Sergeant First Class (Retired) Jose L. Romero marches back and forth at
the head of the room. "Who here can recite the cadet creed without
stumbling?" he barks. Student after student steps up. They all begin
the same way, speeding through the memorized words, but eventually trip
up and burst into laughter. Romero is disgusted. "I tell you what,
I’m going to pick on one boy, and if he can’t recite the creed, all the
boys are going to drop and give me fifty." When his chosen victim fails
to recite it perfectly, he reminds them of what they discussed the day before:
"You know what they say? They say black schools and inner city schools
are the most difficult . On Monday I talked to you about respect and
discipline. Do I need to make you sit with your palms on the table again?
The first thing [that goes wrong], guess what, I’m going to lynch you right
out there," he says, pointing past the American flag by the window,
"and then I’m going to burn a taco so they know it was me." He
calls out to a girl who has already failed her first attempt to recite the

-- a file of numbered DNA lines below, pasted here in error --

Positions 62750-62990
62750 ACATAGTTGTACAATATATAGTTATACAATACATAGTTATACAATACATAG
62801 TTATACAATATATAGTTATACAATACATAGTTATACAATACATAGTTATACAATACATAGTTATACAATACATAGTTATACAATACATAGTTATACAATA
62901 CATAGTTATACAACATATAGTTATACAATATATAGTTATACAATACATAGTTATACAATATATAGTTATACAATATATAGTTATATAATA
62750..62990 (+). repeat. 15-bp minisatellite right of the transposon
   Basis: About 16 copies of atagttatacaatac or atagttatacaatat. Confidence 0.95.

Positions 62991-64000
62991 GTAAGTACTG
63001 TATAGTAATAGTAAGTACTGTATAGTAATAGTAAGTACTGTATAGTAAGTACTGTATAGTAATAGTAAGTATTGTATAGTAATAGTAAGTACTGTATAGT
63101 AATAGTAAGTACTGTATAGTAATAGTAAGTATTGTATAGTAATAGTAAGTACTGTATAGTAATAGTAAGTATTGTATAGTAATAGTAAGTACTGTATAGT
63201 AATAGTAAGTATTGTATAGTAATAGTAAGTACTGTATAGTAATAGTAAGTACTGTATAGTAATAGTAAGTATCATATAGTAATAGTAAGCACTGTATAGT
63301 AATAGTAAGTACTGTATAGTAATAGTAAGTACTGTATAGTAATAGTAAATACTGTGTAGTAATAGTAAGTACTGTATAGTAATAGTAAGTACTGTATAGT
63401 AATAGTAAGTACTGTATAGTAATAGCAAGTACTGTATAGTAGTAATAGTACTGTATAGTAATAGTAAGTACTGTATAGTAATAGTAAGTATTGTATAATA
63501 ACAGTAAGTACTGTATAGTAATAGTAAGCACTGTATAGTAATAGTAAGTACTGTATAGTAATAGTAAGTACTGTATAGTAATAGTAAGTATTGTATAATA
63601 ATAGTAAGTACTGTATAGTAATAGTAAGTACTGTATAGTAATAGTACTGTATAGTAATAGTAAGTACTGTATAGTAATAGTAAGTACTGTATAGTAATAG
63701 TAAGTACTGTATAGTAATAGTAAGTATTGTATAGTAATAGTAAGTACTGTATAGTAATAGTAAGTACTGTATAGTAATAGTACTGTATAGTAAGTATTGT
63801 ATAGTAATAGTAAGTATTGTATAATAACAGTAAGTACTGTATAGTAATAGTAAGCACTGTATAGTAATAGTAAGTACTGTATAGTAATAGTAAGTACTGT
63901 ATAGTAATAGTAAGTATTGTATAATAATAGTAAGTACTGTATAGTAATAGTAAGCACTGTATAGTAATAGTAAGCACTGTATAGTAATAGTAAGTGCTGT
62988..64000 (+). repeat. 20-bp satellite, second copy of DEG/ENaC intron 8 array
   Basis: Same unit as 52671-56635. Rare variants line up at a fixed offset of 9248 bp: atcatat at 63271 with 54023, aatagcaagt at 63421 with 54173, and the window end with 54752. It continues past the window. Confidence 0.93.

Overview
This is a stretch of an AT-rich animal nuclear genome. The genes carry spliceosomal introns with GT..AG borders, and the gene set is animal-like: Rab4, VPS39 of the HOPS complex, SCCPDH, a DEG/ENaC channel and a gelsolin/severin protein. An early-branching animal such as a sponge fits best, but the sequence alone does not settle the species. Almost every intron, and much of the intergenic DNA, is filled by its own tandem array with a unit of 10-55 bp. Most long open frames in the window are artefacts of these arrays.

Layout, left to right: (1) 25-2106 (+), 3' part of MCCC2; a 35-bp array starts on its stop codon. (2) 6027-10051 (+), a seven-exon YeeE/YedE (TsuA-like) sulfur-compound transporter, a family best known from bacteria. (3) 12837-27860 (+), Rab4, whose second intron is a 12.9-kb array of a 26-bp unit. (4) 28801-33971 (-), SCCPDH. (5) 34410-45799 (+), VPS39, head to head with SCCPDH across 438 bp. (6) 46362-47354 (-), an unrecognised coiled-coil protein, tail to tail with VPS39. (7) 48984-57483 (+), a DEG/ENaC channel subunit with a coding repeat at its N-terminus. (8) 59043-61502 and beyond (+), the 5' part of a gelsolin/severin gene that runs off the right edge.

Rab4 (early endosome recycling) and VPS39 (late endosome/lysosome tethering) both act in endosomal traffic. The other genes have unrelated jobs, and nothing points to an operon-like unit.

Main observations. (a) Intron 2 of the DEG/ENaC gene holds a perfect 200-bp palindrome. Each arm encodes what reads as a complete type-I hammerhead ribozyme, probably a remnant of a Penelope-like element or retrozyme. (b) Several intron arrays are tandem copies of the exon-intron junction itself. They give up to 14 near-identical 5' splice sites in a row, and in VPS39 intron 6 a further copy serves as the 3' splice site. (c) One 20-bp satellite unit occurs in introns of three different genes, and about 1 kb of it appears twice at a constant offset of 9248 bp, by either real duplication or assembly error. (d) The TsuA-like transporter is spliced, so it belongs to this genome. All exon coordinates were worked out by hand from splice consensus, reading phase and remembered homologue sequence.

creed. "Williams, you said you were going to come up here." "I
can’t, sir. My heart is beating!" "You’re weak!" He screams,
pointing at her violently. "Everybody drop and give me ten!" The
entire class drops to the floor and begins to do the push-ups. When they
are done, he calls six students to the front. They recite the creed in unison:
I am an army jrotc cadet. I will always conduct myself to bring credit
to my family, country, school and corps of cadets. I am loyal and patriotic.
I am the future of the United States of America. I do not lie, cheat, or
steal and will always be accountable for my actions and deeds. I will always
practice good citizenship and patriotism. I will work hard to improve my
mind and strengthen my body. I will seek the mantle of leadership and stand
prepared to uphold the constitution and the American way of life. May God
grant me the strength to live by this creed.
The whole process takes half a class period. Suddenly, the bell rings,
and the students erupt out of their seats and dash to the door.
This is the jrotc’s second year in operation at Hillhouse High School,